keyring_encrypted_file plugin is an
extension included in MySQL Enterprise Edition, a commercial product. To learn
more about commercial products, see
keyring_encrypted_file keyring plugin
stores keyring data in an encrypted, password-protected file
local to the server host.
As of MySQL 8.0.34, this plugin is deprecated and subject to
removal in a future release of MySQL. Instead, consider using
component for storing keyring data (see
Section 6.4.5, “Using the component_keyring_encrypted_file Encrypted File-Based Keyring
For encryption key management, the
keyring_encrypted_file plugin is not
intended as a regulatory compliance solution. Security
standards such as PCI, FIPS, and others require use of key
management systems to secure, manage, and protect encryption
keys in key vaults or hardware security modules (HSMs).
keyring_encrypted_file, use the
general instructions found in
Section 6.4.3, “Keyring Plugin Installation”, together with the
configuration information specific to
keyring_encrypted_file found here.
To be usable during the server startup process,
keyring_encrypted_file must be loaded using
To specify the password for encrypting the keyring data file,
system variable. (The password is mandatory; if not specified at
initialization fails.) The
system variable optionally configures the location of the file
used by the
keyring_encrypted_file plugin for
data storage. The default value is platform specific. To
configure the file location explicitly, set the variable value
at startup. For example, use these lines in the server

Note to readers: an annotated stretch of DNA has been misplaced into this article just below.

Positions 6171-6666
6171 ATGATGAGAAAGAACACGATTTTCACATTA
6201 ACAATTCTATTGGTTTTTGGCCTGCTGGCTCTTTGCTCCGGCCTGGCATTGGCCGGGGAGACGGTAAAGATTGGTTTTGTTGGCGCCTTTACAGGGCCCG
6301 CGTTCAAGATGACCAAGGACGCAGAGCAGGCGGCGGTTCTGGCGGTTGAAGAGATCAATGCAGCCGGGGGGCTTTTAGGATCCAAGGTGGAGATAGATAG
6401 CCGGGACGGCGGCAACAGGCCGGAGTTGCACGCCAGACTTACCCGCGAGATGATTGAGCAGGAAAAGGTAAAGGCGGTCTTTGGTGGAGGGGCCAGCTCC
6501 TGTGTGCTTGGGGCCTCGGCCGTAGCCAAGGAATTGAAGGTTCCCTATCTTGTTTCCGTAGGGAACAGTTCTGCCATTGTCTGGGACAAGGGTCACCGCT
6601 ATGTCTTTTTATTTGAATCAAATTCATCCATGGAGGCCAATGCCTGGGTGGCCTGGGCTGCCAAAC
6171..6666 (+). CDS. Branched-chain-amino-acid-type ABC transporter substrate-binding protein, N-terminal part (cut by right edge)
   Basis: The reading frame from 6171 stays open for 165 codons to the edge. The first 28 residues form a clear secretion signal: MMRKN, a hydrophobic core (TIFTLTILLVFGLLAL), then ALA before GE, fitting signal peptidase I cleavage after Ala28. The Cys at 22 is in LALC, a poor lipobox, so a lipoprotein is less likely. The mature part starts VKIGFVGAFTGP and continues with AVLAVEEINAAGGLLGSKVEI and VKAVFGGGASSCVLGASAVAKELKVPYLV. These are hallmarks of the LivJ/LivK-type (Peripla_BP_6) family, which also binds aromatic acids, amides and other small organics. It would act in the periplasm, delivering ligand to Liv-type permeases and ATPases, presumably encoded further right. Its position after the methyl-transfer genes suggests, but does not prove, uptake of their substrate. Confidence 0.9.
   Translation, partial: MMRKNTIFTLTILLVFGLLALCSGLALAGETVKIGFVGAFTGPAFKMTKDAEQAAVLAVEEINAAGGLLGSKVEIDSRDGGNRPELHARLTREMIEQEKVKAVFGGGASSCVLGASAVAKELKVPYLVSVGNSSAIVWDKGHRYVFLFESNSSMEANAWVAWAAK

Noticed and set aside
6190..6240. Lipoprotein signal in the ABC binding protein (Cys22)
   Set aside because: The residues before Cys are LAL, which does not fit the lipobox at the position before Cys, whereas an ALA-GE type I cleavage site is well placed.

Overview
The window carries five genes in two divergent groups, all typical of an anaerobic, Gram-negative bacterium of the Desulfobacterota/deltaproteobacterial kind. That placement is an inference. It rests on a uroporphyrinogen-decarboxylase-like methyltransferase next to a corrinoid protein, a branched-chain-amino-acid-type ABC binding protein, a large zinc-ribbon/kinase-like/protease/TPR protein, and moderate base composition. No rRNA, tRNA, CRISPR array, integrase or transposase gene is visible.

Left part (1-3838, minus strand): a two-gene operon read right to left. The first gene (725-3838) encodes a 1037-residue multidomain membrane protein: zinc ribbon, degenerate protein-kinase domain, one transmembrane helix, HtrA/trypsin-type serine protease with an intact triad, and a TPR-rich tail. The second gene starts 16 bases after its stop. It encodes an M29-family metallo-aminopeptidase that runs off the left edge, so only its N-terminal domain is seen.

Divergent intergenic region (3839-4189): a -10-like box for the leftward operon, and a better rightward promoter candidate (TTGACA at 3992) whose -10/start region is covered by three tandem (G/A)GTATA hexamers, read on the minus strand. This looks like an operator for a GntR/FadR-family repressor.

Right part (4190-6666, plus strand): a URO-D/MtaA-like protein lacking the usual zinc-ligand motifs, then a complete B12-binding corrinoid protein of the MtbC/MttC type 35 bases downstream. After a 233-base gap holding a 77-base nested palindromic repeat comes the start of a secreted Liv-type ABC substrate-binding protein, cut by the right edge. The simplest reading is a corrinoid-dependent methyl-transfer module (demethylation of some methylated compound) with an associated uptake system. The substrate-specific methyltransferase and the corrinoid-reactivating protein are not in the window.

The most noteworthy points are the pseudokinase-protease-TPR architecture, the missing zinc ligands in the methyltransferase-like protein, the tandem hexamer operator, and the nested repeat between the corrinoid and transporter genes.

my.cnf file, adjusting the
.so suffix and file location for your
platform as necessary and substituting your chosen password:
[mysqld] early-plugin-load=keyring_encrypted_file.so keyring_encrypted_file_data=/usr/local/mysql/mysql-keyring/keyring-encrypted keyring_encrypted_file_password=password
my.cnf file stores a password
when written as shown, it should have a restrictive mode and be
accessible only to the account used to run the MySQL server.
Keyring operations are transactional: The
keyring_encrypted_file plugin uses a backup
file during write operations to ensure that it can roll back to
the original file if an operation fails. The backup file has the
same name as the value of the
system variable with a suffix of
For additional information about the system variables used to
see Section 6.4.19, “Keyring System Variables”.
To ensure that keys are flushed only when the correct keyring
storage file exists,
stores a SHA-256 checksum of the keyring in the file. Before
updating the file, the plugin verifies that it contains the
expected checksum. In addition,
keyring_encrypted_file encrypts file contents
using AES before writing the file, and decrypts file contents
after reading the file.
keyring_encrypted_file plugin supports
the functions that comprise the standard MySQL Keyring service
interface. Keyring operations performed by those functions are
accessible at two levels:
SQL interface: In SQL statements, call the functions described in Section 6.4.15, “General-Purpose Keyring Key-Management Functions”.
C interface: In C-language code, call the keyring service functions described in The Keyring Service.
Example (using the SQL interface):
SELECT keyring_key_generate('MyKey', 'AES', 32); SELECT keyring_key_remove('MyKey');
For information about the characteristics of key values
Section 6.4.13, “Supported Keyring Key Types and Lengths”.